It is easy to see why bravery might be a universal value established through the evolution of societies: We just might need a hero, so we value that trait, and might even strive to be one. On the heroism front, I think there is something ennobling about jury duty in the first place. Jurors face the challenge of rising up against any prior beliefs and biases, and working to set those aside in order to reach a fair, neutral, and legally appropriate decision. There is a certain bravery in approaching that, and attorneys can appeal to the temporary identity that jurors adopt in the process by encouraging jurors to embrace that role and that challenge, and to be proud of the hard work that is involved in following the case and staying neutral. Attorneys, for their part, can also be brave in pressing for some of the reforms that can make that easier, reforms like juror note-taking, predeliberations, and instructions prior to evidence, for example.
Defer to Superiors
While cultures differ in how hierarchical they are, it stands to reason that all societies would need leadership of some form, and that is why the researchers would see some kind of deference to authority in all societies. Valuing that deference is a way of valuing the continued ability to stay organized and protected. If the bright side of this is effective leadership, then of course, the dark side of it is authoritarianism. The psychological trait that tends to exaggerate this deference is also a common trait, and one that matters in litigation. Studied over the past couple of generations, authoritarianism has been found to cause jurors to support instructions they may not personally favor, to focus on black-and-white findings of blame rather than distributing responsibility, and to favor the party that is perceived to have the greater social power in any given case.
Divide Resources Fairly
The idea of sharing is also a basic value that cuts across cultures. It doesn’t necessarily include the idea the resources are divided equally, but instead emphasizes the idea that they’re divided in a way that seems fair and just. That is the notion of equity, and it is also at the heart of interpretations about contract and business relationships. When jurors evaluate a contract case, for example, it is a matter of interpreting what the contract demands, but jurors’ view of what the contract requires will be driven by their own notions of what is equitable. That is, there is a strong gravitational pull toward deciding that “what’s fair” is also “what’s legal.” So it helps to think about how a verdict in your favor is also a verdict that creates or restores equity in this situation.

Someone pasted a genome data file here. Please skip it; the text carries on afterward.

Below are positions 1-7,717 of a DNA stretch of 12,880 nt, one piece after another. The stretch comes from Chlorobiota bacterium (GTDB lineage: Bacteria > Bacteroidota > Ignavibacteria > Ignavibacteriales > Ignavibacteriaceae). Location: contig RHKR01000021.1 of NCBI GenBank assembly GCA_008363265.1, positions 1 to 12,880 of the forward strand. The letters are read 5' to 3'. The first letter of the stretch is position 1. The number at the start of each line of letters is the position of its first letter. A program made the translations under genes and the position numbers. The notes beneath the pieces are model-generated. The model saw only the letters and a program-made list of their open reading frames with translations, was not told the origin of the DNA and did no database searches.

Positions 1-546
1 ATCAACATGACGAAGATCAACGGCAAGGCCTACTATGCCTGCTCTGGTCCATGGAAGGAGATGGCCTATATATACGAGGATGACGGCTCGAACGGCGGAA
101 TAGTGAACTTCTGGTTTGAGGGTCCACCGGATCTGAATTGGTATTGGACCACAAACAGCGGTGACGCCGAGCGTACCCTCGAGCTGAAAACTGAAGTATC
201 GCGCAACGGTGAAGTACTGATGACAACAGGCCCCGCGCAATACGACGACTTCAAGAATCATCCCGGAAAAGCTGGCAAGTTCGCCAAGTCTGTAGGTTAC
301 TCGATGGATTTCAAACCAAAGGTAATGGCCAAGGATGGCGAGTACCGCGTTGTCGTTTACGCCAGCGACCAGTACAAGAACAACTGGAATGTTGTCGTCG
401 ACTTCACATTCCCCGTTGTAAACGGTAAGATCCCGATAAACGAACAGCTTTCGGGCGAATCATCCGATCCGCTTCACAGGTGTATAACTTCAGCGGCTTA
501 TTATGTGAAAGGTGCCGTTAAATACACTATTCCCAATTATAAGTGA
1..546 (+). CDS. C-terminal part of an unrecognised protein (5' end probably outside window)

Respect Others’ Property
Even while societies favor fairness in resource allocation, they also apparently favor the concept of ownership and respect for property. The Oxford team, at least, did not find the perfectly egalitarian society where everything is owned in common. So, we might expect that notions of autonomy, property rights, and privacy will figure strongly in individual views of what is fair and what is required by law. For example, in a patent trial, for one side, the ability to protect one’s own invention is a kind of property, and for the other side, the ability to compete fairly is also a kind of property. When the respective parties emphasize that dimension, it elevates the dispute above the purely technical dimensions of the patent language.
Naturally, this is not a complete list of values, but just a list of those that are found to be the most universally recognized. In your analysis of your own case, you are likely to find more values that point in the direction of your preferred result. In each case ask, “What would motivate jurors to care about my side of the case?”
Other Posts on Values:
- Find the “Universal Morality” in Your Case Story
- Connect to Purpose
- Update Your Understanding of Political Identity
Curry, O. S., Mullins, D. A., & Whitehouse, H. (2019). Is it good to cooperate? Testing the theory of morality-as-cooperation in 60 societies. Current Anthropology, 60 (1): 47 DOI: 10.1086/701478
Image credit: 123rf.com, used under license